Slightly upstream from its mouth, and through meanders and shoals the Cávado River was no longer navigable. In the late 18th century, Queen Maria I, according to other decisions of the same order, approved the works to remove one of the meanders of the river. The majority of the people approved such works since it did not only serve the navigability of the river, but they were also useful for agriculture. The only problem was that it involved the demolition of some watermills, which naturally displeased the locals. Nevertheless, the wall was built, transforming the meander of Cávado in what became locally called "the old river". The wall, known as "Marachão"(dike) or "Marachão do abade" (dike of the abbot) because it was held by the abbot of the parish of Fonte Boa, was completed in 1802. Despite the vegetation, we can still try to walk on this wall, realizing what was once the riverbed. However, we should also enjoy the wonderful recreational area of the "Marachão", where the green vegetation and the blue sky, mirrored on the calm waters of Cávado, invite us to unique moments.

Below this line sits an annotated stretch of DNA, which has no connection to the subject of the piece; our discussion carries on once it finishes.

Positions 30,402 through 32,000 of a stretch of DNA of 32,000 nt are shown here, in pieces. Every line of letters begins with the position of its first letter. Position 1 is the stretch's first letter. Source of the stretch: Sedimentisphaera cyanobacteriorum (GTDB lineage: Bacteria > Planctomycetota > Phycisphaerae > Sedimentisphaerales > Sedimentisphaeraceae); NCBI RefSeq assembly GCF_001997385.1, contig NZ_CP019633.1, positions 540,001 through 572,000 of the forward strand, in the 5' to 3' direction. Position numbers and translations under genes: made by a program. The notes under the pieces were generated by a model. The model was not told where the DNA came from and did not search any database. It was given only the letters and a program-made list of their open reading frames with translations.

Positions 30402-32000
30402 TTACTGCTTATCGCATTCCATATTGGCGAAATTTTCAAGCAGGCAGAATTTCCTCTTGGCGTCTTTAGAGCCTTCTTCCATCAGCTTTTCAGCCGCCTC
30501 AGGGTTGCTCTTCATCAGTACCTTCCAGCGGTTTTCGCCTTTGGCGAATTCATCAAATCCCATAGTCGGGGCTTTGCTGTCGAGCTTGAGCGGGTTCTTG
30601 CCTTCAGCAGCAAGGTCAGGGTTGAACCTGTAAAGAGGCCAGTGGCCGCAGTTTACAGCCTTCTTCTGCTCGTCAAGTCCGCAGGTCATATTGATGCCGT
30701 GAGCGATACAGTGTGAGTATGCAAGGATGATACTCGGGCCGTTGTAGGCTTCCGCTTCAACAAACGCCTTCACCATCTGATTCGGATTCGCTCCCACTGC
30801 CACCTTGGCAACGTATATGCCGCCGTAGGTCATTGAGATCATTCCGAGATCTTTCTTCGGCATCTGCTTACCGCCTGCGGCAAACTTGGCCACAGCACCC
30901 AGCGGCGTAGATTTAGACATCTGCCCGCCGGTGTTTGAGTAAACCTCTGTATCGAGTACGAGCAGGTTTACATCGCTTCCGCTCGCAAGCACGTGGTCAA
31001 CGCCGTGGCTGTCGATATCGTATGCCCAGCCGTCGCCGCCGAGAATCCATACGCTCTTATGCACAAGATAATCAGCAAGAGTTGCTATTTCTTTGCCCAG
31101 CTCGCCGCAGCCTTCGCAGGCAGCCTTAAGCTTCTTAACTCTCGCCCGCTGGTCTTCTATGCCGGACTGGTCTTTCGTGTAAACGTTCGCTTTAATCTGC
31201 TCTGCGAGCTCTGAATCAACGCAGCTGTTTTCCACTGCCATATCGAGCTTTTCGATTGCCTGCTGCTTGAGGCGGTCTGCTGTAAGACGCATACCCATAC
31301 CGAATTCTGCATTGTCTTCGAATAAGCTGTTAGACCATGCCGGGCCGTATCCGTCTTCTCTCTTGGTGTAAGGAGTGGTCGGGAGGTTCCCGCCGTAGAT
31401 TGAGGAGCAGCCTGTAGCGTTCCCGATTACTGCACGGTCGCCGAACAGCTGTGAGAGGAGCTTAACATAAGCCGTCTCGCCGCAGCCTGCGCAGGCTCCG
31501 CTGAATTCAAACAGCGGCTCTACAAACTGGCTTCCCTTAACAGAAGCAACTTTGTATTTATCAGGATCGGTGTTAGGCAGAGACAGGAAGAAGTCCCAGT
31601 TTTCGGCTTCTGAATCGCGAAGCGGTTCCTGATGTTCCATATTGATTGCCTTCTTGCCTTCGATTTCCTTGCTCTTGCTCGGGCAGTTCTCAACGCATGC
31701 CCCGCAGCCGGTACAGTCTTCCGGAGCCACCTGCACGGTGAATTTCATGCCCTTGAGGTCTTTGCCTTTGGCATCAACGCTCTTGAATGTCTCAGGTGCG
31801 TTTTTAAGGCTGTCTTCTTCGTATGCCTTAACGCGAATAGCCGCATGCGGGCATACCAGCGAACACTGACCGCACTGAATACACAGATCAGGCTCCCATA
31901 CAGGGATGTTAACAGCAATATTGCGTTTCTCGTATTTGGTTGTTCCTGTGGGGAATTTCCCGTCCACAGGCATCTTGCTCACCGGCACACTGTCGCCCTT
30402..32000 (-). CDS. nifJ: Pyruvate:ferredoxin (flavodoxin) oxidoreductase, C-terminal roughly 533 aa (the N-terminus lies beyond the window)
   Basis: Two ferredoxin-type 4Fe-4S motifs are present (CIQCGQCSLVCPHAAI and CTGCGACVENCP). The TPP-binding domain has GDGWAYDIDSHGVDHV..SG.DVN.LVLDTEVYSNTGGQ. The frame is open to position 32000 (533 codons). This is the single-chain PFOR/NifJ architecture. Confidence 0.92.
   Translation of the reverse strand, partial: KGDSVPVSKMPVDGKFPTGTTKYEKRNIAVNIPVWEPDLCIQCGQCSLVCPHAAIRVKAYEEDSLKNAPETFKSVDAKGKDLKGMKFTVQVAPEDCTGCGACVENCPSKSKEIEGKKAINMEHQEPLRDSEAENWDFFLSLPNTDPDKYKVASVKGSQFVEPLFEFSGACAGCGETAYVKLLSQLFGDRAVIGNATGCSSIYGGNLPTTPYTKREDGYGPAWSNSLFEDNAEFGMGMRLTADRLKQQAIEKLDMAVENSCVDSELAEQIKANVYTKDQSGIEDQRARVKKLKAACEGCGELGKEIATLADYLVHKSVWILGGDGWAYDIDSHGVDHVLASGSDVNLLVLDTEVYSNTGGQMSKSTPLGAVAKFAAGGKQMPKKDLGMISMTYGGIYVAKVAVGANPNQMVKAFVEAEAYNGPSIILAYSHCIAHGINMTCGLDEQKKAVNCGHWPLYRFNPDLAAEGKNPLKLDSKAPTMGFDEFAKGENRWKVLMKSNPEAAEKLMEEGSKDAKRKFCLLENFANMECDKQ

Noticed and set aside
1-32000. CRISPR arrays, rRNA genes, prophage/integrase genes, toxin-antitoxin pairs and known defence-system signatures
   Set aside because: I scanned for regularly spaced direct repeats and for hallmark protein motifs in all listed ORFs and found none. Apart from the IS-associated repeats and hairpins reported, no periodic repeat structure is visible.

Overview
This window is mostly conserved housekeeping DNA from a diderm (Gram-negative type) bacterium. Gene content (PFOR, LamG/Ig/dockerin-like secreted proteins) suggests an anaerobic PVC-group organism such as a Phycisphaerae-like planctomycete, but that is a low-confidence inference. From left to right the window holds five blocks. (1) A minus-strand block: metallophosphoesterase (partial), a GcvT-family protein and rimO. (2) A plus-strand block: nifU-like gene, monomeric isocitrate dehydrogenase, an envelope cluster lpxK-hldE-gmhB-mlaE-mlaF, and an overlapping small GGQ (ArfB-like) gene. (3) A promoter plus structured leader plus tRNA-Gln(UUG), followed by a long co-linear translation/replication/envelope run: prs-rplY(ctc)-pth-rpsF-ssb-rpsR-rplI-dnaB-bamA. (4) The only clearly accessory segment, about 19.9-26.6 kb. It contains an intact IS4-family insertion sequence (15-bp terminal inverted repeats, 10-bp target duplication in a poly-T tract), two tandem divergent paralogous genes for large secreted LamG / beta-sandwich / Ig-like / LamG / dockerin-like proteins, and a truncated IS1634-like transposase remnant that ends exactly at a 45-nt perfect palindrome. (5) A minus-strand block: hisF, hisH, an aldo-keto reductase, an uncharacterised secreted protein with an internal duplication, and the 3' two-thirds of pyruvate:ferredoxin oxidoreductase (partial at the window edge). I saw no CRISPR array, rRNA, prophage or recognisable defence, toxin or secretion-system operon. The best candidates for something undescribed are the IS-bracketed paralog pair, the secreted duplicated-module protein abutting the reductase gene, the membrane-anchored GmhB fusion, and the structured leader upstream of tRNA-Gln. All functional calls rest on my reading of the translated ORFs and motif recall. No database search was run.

In the tumultuous times of the Reconquest, when Muslim and Christian armies disputed the Portuguese territory, a battle was fought on the Cávado's banks, more precisely on a brook tributary to it, where the "Marachão do abade" is now located.
The Christians eventually won the battle and, when the Moors were already retreating, they were persecuted and butchered. The killing was so brutal that the brook was dyed with blood, and hence the town's name: Rio Tinto (Red River). This is the legend, but the explanation for the name of the place and brook may well be sought in another reason: the gold mining activity in these places used the waters of the brooks for ore washing. The alluvium created, swept away by the waters, could have dyed the brooks.